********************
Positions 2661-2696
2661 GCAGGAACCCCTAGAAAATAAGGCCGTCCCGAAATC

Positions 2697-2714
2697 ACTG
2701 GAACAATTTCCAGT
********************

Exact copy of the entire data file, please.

Positions 2661-2696
2661 GCAGGAACCCCTAGAAAATAAGGCCGTCCCGAAATC

Positions 2697-2714
2697 ACTG
2701 GAACAATTTCCAGT